Doctors attempt first ever stem cell treatment for stroke patient. Doctors in Scotland injected stem cells into a man’s brain in an attempt to treat the disabilities that resulted from a stroke, according to the BBC.
Senators prepare to “shed some light” on Berwick’s vision of health reform. Sen. Chuck Grassley (R-Iowa) told Politico that the public doesn’t have "any insight" on what Centers for Medicare and Medicaid Services administrator Donald Berwick thinks about "some of the biggest changes in the history of modern health care."
Study: Defibrillators better off in public than hospitals. Automated external defibrillators actually increase the risk of patients dying in hospitals, but double the chances a heart attack victims’ survival in public places, according to The LA Times. Yesterday, the Food & Drug Administration announced a program to fix persistent problems with AEDs.
Universal Health Services buys rival. Universal Health Services Inc. in King of Prussia, Pennsylvania, has acquired rival Psychiatric Solutions Inc. for $3.1 billion, making the now $7 billion company the country’s largest owner of freestanding inpatient psychiatric facilities, according to the Philadelphia Inquirer.
AstraZeneca shopping medical device unit. AstraZeneca Plc is seeking to sell Astra Tech, a Swedish unit that makes dental implants and medical devices, for about $2 billion, Bloomberg Businessweek reports.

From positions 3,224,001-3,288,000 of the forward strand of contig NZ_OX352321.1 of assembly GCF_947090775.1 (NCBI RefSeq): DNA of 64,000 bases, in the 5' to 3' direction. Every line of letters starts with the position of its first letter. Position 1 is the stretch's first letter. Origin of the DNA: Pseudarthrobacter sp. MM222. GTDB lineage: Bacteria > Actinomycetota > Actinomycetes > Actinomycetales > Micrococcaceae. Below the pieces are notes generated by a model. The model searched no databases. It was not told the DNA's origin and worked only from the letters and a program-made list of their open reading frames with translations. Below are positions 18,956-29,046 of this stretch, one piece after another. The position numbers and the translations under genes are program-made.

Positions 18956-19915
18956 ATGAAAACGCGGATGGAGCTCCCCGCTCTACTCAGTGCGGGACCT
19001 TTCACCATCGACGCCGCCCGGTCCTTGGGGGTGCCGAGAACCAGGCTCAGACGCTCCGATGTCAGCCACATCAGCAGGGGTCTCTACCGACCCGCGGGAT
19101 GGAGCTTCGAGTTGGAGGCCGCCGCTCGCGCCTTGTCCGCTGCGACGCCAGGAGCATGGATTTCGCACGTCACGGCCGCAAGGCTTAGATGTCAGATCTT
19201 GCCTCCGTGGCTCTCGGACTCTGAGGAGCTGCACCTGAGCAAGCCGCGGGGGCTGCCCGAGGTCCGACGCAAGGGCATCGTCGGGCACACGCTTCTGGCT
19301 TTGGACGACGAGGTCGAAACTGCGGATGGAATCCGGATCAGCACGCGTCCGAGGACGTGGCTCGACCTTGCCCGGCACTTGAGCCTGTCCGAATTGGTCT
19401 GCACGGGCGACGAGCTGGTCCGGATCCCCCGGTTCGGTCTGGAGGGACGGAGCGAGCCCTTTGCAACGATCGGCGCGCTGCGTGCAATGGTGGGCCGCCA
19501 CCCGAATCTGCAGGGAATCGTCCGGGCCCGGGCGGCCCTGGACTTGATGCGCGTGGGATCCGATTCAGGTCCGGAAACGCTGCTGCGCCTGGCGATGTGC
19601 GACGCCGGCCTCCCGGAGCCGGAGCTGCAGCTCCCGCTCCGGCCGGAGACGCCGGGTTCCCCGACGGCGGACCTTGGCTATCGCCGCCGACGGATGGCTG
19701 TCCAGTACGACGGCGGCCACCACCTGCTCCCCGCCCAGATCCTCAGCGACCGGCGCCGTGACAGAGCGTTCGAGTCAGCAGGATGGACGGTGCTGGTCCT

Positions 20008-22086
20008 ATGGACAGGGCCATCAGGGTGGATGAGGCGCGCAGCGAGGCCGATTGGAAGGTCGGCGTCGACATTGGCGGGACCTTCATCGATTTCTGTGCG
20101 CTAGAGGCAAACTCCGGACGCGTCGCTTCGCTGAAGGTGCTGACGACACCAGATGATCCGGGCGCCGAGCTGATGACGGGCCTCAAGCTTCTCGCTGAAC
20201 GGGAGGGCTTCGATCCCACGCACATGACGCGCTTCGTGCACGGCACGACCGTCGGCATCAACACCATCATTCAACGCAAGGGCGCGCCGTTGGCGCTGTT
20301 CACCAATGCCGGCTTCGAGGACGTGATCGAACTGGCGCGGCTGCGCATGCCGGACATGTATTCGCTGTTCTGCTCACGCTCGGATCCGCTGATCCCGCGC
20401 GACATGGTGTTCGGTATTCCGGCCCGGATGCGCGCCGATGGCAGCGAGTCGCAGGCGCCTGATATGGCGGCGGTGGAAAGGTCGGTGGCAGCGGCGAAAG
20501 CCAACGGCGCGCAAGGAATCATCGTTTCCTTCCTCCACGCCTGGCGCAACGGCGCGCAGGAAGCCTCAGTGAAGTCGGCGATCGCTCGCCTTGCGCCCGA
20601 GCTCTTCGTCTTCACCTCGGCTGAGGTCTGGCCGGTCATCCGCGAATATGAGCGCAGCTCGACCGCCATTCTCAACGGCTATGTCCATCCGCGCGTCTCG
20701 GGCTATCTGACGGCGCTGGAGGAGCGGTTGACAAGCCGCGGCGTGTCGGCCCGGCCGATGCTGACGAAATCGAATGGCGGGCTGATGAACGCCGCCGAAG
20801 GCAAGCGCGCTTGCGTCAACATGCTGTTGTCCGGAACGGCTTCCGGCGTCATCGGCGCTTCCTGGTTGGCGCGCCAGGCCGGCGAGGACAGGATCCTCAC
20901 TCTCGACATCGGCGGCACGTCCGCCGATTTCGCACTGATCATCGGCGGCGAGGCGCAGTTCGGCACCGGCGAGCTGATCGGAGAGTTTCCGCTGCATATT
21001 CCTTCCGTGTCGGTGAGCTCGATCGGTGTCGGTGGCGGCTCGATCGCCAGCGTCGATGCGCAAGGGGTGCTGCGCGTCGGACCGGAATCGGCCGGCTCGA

$1B-worth of help for small biotechs. In all, 2,923 companies in 47 states and the District of Columbia received 4,606 Therapeutic Discovery Project Program awards, for a total of $1 billion in grants and tax credits for biomedical research through the program created by health reform law, according to American Medical News.
Cerulean raises $24M for nanoparticle drugs. Cambridge, Mass.-based Cerulean Pharmaceuticals, has closed a $24 million Series C funding round to fuel development of nanoparticle drugs, the first of which is aimed at fighting lung cancer, reports Xconomy Boston.
You say Coumadin, I say Xarelto. A new blood thinner, rivaroxaban (Xarelto), made by Johnson & Johnson Pharmaceutical Research & Development and Bayer Healthcare, might be a viable alternative to warfarin (Coumadin), the decades-old standard for treating patients with atrial fibrillation, according to Drugs.com.
Seniors need medical homes, too. A lot of data could be mined from electronic health records to identify best practices, enable the FDA to measure outcomes in the new Sentinel program, and provide doctors at the point-of-prescribing alerts that will help optimize drug choices (and lower costs) for senior patients, according to Dr. Jerry Avorn in a HEALTHpopuli blog report.
Hurdles ahead for medical home. Provisions of new federal health care reforms will move the country toward a primary care medical home for patients, but the nation may not have enough primary care doctors to handle the workload, according to a study by the University of Michigan Health System.
Material from MedCity News was used in this report.